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4.19  ·  Rating details ·  59 ratings  ·  14 reviews
Set against the semi-urban backdrop of the River Liffey in 1980, this novel about a 10-year-old girl who lives with her separated mother and two brothers unfolds through the narrator's observations and interactions, and her naive interpretations of adult conversations and behaviour. ...more
Paperback, 186 pages
Published May 19th 2011 by New Island Press (first published April 24th 2010)
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Average rating 4.19  · 
Rating details
 ·  59 ratings  ·  14 reviews

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Emma Flanagan
Mar 24, 2015 rated it it was amazing
Shelves: irish-lit-read
You is the debut novel by Nuala Ní Chonchúir (sometimes published as Nuala O’Conor outside Ireland). She rose to major prominence last year with her highly praised second novel The Closet of Savage Memories. However I’d never heard of You till I read a review last year by a friend last year. It immediately went on my TBR and I was determined to read it this year.

The child narrator is a notoriously hard voice to get right. That adage of film and TV about never working with children should really
Mar 16, 2016 rated it it was amazing  ·  review of another edition
Shelves: favorites, fiction
Really good, quick read.

I wasn't expecting much from this one. I read it on kindle, and would never have chosen this book only that it was a GRI quarterly read.

Told from the perspective of a 10 year old girl, it is unusual in that the narrative is given from the second person POV. It is sad and funny. Reading it, I was reminded of how helpless children are in a world that is controlled by adults.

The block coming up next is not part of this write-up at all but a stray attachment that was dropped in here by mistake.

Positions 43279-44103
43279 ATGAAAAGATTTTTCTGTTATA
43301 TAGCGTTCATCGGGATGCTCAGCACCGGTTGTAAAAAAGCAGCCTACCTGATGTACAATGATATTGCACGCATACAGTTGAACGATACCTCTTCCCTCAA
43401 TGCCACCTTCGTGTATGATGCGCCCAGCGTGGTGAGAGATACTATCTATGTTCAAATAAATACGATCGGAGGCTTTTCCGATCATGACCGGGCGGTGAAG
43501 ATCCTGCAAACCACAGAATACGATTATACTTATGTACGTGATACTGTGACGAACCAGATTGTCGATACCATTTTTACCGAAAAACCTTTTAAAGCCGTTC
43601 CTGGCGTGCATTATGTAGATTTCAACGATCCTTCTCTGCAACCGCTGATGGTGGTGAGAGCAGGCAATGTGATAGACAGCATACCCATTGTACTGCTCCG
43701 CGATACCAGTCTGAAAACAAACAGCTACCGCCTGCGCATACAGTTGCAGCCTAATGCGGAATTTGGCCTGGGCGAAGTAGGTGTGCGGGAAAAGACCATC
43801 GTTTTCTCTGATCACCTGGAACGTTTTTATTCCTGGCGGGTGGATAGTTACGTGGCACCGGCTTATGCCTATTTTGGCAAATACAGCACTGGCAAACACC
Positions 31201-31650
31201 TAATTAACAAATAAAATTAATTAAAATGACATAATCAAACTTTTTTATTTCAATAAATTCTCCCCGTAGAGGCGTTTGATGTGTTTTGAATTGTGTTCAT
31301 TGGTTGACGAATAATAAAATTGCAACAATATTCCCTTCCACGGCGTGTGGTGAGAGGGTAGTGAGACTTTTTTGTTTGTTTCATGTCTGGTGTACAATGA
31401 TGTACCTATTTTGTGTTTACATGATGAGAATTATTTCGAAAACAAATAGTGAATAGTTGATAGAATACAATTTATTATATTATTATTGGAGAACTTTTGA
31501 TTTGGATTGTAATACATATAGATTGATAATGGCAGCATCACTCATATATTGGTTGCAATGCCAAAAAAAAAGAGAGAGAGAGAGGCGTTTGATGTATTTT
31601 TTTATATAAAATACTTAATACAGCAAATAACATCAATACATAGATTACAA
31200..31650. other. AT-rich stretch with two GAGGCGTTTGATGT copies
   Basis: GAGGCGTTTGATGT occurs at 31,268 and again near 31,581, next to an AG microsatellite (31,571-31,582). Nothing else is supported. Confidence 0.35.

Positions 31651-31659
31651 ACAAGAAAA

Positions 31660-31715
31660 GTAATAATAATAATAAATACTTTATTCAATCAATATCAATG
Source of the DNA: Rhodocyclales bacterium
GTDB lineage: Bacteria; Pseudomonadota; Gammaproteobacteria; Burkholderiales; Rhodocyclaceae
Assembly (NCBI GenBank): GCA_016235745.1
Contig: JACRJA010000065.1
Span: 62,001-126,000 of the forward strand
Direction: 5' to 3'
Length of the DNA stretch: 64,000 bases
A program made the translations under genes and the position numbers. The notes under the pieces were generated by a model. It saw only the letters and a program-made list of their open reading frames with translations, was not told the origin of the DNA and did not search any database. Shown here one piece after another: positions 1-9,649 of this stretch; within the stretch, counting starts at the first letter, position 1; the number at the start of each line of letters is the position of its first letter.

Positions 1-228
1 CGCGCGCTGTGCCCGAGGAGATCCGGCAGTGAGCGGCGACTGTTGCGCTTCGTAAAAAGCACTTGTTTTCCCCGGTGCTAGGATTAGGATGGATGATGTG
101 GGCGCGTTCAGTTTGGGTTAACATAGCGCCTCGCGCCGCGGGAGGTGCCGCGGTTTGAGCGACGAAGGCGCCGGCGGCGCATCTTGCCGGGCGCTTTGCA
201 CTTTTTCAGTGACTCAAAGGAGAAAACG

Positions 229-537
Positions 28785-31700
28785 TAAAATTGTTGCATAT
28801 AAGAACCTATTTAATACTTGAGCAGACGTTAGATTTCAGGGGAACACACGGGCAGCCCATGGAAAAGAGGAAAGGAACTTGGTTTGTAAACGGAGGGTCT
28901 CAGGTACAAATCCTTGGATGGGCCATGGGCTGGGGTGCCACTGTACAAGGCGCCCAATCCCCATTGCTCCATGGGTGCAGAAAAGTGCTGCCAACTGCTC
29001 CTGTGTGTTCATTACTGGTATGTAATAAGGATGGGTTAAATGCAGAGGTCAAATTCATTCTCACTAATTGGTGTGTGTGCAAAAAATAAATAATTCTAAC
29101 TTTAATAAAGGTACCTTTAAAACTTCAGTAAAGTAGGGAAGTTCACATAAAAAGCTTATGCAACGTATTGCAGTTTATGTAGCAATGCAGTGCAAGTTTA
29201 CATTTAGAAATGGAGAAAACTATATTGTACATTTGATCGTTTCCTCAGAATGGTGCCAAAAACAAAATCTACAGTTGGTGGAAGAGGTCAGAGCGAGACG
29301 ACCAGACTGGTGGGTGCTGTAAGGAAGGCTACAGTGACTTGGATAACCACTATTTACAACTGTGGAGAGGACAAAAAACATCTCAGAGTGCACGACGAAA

Apr 26, 2016 rated it liked it
Shelves: 2016-reads
A really sad tale of a split families struggle with everyday life. Told through the eyes of a ten year old, it introduces a group of likeable characters living in Dublin. As the mother struggles to be both a single mom and juggle numerous questionable relationships, the daughter is left to deal with her two brothers.
An enjoyable enough read, I just didn't like the story being told in the second person. One other thing that bugged me throughout was that the 'baby' never had an actual name. A smal
Mary Lou
Feb 08, 2015 rated it liked it
Shelves: irish
A story of a troubled family in Dublin in the 1980s, narrated by the 10 year old daughter, entirely in the second person.

The thing that struck me most about this cleverly written feisty little girl was how she becomes almost forgotten by her mother who is immersed in her own terrible difficulties, and when she steps in to take on the mother’s role this effect is multiplied. Intuitively written,and very moving indeed
John Kenny
Apr 04, 2012 rated it really liked it
Shelves: fiction
At first glance the prospect of reading a novel written entirely in the second person and mostly in the present tense might prove daunting to many, but it is a testament to Nuala Ní Chonchúir’s skill as a writer that the story fairly clips along.

Told from the point of view of a ten year old girl growing up in 1980s Dublin, the use of the second person device pulls the reader into her world, where ‘you’ experience everything she does as she does, with an immediacy that is striking.

And this world
May 19, 2010 rated it it was amazing
This is wonderful book. The story is moving and rings true. The language, style and pace are spot-on. Everything is done just right. Excellent.
Ethel Rohan
Jan 05, 2011 rated it really liked it